I suppose the Bass-Oreno saved my life. Other than it’s preposterous name, all I knew about it was that it was made by the South Bend Bait Company of Indiana, and it caught bass. For a ten-year old, that was magic enough.

I found it a couple years ago in the attic with some other stuff I had saved from my childhood. Important rocks, sticks and feathers that have slipped into the past. But the Bass-Oreno lay protected in an old slide case, its faded green spotted body scarred by the mouths of so many fish. It looked less than fearsome now with its three treble hooks. To the boy who purchased the plug with his allowance, these hooks by themselves indicated that the lure would catch fish. Though I didn’t know then that most baits are designed to catch the fisherman and not the fish.

It didn’t require an alarm clock to wake up at 5 AM and slip into my clothes to walk across the dewy grass to Carson’s bay. The sleep of youth should be deep and unconsidered. The birds serving to raise consciousness twice each morning. First with the false dawn, and finally with the rise of the sun. Coming to the lake shrouded in mist with dust floating on the surface, meant that I had arrived at the right time. So did the cold from which I shrank inside my cotton t-shirt.

It was always the first cast that brought me control and respite from the chaos of drunken parents. The arms of their chairs scarred by cigarettes just like the lure. My last task at night was to extinguish them after they had passed out. They would not awake until noon.

The Bass-Oreno was quite heavy, so my skinny  arms could leverage it at the end of the rod. Using a Langley bait caster, I would bring the plug back over my shoulder and with all my strength hurl the rod forward, releasing my thumb just enough off the open face to allow the braided line and lure to arc into the morning. The plug would race toward the heavens chasing the westward darkness and then begin its descent.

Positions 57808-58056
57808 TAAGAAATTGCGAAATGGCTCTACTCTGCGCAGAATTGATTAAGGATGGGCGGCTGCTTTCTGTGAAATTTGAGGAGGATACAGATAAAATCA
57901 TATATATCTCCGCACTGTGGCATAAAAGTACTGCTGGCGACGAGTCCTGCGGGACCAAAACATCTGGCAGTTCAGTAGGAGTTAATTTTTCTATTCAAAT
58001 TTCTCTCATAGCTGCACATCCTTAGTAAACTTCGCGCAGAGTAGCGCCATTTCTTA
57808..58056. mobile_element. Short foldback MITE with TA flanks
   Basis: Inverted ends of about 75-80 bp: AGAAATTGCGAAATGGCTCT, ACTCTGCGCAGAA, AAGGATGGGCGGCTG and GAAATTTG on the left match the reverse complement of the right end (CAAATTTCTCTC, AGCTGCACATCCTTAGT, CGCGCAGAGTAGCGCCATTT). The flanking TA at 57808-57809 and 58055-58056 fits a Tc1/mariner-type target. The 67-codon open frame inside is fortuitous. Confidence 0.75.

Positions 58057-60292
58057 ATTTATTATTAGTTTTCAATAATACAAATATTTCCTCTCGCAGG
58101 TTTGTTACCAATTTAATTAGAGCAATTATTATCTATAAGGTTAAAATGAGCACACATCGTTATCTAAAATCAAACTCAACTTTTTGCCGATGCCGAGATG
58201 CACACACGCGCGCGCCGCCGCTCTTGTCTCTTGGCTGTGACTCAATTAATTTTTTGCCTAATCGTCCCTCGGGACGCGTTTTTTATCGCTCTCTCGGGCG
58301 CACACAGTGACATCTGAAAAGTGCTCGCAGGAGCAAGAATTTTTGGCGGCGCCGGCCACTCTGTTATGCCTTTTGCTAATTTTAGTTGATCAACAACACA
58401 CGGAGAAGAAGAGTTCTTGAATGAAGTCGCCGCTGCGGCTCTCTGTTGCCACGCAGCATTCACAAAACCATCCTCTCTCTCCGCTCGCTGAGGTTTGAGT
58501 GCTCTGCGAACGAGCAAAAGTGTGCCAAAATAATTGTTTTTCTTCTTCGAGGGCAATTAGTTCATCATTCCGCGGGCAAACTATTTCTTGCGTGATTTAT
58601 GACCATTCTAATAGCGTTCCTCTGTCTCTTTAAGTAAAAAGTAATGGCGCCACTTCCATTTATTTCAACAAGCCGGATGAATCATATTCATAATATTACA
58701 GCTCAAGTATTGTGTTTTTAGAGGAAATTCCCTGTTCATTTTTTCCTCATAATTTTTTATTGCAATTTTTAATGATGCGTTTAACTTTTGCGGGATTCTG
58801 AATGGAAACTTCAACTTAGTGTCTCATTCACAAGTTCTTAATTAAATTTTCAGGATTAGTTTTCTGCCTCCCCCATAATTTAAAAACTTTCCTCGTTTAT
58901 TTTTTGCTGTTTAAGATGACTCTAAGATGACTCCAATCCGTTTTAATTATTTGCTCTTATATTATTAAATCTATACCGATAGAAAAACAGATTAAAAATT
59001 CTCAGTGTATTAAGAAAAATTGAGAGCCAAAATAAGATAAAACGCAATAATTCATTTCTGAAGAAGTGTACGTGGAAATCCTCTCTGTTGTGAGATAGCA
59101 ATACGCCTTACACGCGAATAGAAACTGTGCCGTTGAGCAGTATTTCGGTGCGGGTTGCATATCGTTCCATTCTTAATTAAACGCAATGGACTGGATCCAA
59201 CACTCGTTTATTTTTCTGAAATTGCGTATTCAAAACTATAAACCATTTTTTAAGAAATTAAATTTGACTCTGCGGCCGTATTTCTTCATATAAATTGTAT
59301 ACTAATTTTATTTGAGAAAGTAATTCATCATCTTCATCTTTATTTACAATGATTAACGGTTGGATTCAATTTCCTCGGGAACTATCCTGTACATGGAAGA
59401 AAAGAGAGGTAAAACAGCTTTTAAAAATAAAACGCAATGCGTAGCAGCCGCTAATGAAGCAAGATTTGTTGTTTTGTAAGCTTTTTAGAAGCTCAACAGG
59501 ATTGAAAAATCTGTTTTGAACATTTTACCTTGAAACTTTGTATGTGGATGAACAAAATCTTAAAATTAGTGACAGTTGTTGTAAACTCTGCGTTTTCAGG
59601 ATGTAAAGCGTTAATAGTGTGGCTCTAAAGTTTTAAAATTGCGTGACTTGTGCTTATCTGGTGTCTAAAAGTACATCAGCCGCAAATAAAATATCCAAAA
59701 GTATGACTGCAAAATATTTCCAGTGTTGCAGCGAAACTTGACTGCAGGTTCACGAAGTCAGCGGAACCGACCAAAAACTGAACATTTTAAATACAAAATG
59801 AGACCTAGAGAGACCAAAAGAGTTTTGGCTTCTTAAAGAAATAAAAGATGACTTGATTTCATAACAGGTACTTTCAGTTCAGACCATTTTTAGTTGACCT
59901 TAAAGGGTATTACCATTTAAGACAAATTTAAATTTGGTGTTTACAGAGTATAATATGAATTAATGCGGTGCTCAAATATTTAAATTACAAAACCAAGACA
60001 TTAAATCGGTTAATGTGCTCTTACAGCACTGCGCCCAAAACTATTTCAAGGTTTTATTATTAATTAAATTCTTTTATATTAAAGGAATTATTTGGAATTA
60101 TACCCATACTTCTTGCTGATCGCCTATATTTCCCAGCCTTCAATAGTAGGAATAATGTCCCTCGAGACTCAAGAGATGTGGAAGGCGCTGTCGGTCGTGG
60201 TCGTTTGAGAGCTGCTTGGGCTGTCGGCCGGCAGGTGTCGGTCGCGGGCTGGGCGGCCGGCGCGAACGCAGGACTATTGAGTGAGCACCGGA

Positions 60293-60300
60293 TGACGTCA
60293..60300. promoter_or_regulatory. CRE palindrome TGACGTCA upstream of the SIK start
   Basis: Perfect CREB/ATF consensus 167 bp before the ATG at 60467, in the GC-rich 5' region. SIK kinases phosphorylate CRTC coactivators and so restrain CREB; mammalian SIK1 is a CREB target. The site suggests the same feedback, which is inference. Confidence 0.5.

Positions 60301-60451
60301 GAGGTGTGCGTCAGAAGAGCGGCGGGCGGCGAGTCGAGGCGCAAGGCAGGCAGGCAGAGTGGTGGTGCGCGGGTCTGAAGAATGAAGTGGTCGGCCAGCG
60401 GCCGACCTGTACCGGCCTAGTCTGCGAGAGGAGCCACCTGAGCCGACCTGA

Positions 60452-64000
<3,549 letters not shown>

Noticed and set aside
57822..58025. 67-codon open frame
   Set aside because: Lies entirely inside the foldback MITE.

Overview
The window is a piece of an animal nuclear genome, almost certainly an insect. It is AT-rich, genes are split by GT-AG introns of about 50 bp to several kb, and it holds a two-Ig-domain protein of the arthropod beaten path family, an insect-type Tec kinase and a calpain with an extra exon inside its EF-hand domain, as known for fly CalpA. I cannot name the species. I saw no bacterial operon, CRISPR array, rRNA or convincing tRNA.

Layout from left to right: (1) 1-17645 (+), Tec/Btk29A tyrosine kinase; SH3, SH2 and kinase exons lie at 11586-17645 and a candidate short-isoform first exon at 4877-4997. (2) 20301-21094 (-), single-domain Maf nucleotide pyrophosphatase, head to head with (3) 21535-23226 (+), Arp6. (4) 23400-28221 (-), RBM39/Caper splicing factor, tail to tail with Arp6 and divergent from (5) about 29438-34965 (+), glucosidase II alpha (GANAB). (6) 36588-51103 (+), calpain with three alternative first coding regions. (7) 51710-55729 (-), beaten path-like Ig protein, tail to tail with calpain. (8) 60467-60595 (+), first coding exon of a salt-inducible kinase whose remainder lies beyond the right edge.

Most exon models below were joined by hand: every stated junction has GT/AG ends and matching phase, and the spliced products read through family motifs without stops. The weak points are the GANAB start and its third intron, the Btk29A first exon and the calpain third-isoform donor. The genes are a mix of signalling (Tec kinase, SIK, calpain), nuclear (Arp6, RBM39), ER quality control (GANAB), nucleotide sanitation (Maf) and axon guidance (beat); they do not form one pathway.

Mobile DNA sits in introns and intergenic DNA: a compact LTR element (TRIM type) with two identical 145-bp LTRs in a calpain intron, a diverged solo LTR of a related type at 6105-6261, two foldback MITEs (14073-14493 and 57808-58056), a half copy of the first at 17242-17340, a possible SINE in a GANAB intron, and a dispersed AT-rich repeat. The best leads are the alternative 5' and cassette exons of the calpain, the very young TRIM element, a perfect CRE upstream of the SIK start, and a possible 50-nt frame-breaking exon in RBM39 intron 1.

In this quiet world, the next sound was a satisfying plop. It was suggested by Stuart Robb, my then often fishing companion, that I was not so much fishing, as stunning the fish into submission.

But I didn’t care, I was master of this universe, and I caught more fish than any kid I knew. When your world hinges on whether your mother found her meds, or your father managed not to crash the car, any amount of control in your life feels like safety.

I learned to drop the Bass-Oreno within inches of a the circular ripples of feeding fish. I mastered controlling the backlash when the reel spun faster than the escaping line and created a Gordian knot that took minutes to unravel. So I fished twice as much as Stuart who became an expert at undoing backlashes.

As kids we lived under the logical delusion that the biggest fish in Lake Minnetonka lived in the deepest parts of the bay. It only stood to reason. So we would sneak onto Reuben’s dock which gave us a twenty yard advantage and cast as far as we could toward the giant fish we imagined living down in the depths. Stuart always started with a Dare Devil spoon and claimed to be fishing for northern pike. When he didn’t catch anything he’d rotate through all sorts of baits; Lazy Ikes, spinners, divers and wigglers of all sorts.